Whitworth Taps Sook-Kyung Lee as Director

The University of Manchester’s Whitworth Art Gallery has announced Sook-Kyung Lee as its next director. Lee will arrive to the British institution from London’s Tate Modern, where she serves as senior curator of international art. She will assume her new position in August, at which time she will become the university’s honorary professor of transcultural curating. Lee fills the role left vacant after the Alistair Hudson was ousted as director of the Whitworth in February 2022 for allowing a statement of solidarity with Palestine, part of a work by the Turner Prize–winning investigative agency Forensic Architecture, to appear in an exhibition there.

Nalin Thakkar, Manchester University’s vice-president for social responsibility, expressed her delight at Lee’s arrival, noting in a statement that it offered “a fantastic opportunity to build on the Whitworth’s international renown as a leading cultural institution, whilst working closely with the University, the city of Manchester, our community partners and other stakeholders to strengthen its current focus and explore new exciting directions for the future.”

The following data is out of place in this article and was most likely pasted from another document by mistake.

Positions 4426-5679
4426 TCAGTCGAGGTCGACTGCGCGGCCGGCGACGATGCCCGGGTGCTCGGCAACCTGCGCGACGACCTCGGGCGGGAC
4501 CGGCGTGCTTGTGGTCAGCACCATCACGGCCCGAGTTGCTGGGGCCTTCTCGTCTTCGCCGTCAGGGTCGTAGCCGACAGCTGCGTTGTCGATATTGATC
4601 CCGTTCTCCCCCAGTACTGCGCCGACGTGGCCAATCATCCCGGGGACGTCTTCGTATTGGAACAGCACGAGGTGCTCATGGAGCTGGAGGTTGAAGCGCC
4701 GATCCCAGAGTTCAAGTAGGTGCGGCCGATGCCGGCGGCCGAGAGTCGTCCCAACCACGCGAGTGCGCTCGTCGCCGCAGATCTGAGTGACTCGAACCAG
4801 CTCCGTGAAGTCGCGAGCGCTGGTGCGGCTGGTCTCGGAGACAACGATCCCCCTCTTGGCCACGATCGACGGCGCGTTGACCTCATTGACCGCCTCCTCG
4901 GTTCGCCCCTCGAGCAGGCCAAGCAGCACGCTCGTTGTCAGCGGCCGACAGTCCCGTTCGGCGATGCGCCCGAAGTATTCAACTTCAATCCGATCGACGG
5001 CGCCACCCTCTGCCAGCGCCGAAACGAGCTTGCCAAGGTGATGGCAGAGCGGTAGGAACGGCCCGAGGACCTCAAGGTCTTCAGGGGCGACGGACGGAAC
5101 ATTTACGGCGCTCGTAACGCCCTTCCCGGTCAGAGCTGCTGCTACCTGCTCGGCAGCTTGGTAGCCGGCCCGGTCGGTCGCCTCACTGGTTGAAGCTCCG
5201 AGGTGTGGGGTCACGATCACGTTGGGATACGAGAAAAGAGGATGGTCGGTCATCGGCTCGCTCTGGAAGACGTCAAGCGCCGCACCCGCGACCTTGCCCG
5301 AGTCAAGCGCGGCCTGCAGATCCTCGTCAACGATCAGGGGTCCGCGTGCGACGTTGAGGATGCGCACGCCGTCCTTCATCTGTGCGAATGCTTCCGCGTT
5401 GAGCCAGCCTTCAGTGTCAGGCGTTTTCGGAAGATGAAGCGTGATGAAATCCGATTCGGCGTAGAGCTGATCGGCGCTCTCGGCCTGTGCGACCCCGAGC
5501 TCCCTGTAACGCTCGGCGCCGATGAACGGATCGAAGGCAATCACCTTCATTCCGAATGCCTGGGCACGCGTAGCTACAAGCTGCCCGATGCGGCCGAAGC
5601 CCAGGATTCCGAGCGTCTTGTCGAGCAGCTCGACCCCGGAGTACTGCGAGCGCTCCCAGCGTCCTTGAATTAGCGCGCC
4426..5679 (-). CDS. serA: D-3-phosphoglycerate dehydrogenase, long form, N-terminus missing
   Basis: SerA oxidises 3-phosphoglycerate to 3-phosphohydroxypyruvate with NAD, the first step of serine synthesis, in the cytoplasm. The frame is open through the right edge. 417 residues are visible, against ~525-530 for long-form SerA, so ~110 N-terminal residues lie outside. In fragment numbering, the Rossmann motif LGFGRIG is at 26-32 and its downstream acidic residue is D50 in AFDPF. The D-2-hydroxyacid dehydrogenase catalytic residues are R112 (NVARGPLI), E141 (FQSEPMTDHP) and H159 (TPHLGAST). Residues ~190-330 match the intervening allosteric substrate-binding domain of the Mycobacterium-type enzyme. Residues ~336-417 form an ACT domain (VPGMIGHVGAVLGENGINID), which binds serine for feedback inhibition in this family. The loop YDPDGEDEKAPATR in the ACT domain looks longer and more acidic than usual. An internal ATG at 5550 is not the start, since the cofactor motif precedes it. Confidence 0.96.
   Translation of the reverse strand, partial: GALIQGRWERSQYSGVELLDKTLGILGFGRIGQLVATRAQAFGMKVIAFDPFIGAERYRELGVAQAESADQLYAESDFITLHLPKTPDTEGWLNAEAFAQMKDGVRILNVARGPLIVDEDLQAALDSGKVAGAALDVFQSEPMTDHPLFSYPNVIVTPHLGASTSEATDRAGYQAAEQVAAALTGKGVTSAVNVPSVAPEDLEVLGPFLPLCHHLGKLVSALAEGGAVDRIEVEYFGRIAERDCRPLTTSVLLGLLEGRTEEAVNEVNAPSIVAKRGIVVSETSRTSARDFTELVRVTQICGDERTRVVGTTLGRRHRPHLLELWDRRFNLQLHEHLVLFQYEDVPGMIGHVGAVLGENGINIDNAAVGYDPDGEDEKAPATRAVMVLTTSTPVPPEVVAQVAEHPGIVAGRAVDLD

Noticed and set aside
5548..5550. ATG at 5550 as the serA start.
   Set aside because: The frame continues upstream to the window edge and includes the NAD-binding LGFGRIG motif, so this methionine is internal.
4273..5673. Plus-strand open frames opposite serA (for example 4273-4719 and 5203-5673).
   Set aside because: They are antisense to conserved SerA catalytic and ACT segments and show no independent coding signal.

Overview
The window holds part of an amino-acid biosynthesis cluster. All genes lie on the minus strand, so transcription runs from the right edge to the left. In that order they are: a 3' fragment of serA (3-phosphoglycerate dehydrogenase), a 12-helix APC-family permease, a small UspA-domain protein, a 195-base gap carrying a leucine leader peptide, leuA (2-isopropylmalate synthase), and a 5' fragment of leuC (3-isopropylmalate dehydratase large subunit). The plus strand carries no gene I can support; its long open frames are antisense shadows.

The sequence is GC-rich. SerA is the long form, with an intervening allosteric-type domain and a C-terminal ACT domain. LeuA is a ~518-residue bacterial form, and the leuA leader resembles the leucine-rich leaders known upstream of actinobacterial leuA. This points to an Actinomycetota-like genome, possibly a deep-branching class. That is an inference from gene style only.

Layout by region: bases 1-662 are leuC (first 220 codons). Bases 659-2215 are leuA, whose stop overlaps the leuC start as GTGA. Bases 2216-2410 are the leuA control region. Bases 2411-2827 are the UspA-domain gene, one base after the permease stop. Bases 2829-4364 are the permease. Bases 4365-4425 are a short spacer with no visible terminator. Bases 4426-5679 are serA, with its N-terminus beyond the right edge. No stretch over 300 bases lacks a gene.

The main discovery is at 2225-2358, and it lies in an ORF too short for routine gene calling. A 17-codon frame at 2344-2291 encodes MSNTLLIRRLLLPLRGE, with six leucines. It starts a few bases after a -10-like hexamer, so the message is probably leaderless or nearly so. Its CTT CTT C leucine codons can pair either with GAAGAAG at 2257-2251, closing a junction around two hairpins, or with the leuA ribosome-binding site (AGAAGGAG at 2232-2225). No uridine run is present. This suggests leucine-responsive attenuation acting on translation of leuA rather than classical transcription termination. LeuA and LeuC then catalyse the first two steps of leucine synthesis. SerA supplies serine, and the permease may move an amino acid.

Among the exhibitions Lee curated while at Tate are “Richard Bell: Embassy” (2023), “A Year in Art: Australia 1992” (2021–23), and a major survey of the work of Nam June Paike (2019–20), which subsequently traveled to institutions in Europe, Asia, and the US. Since 2019, she has helmed a collaborative research initiative between Tate and Hyundai Motor aimed at investigating global art histories from new perspectives. In 2021, she was named artistic director of the Fourteenth Gwangju Biennale, which opened in April.

“It is a huge honor for me to take up the role of director at the Whitworth, one of the most innovative and audience-focused art institutions in the UK and internationally,” said Lee in a statement. “I have admired the Whitworth’s commitment to work with local communities and to use art for positive social change. I would like to further develop the gallery in its artistic rigour and social impacts and to widen its global connections, along with the gallery’s dedicated staff and the University of Manchester.”


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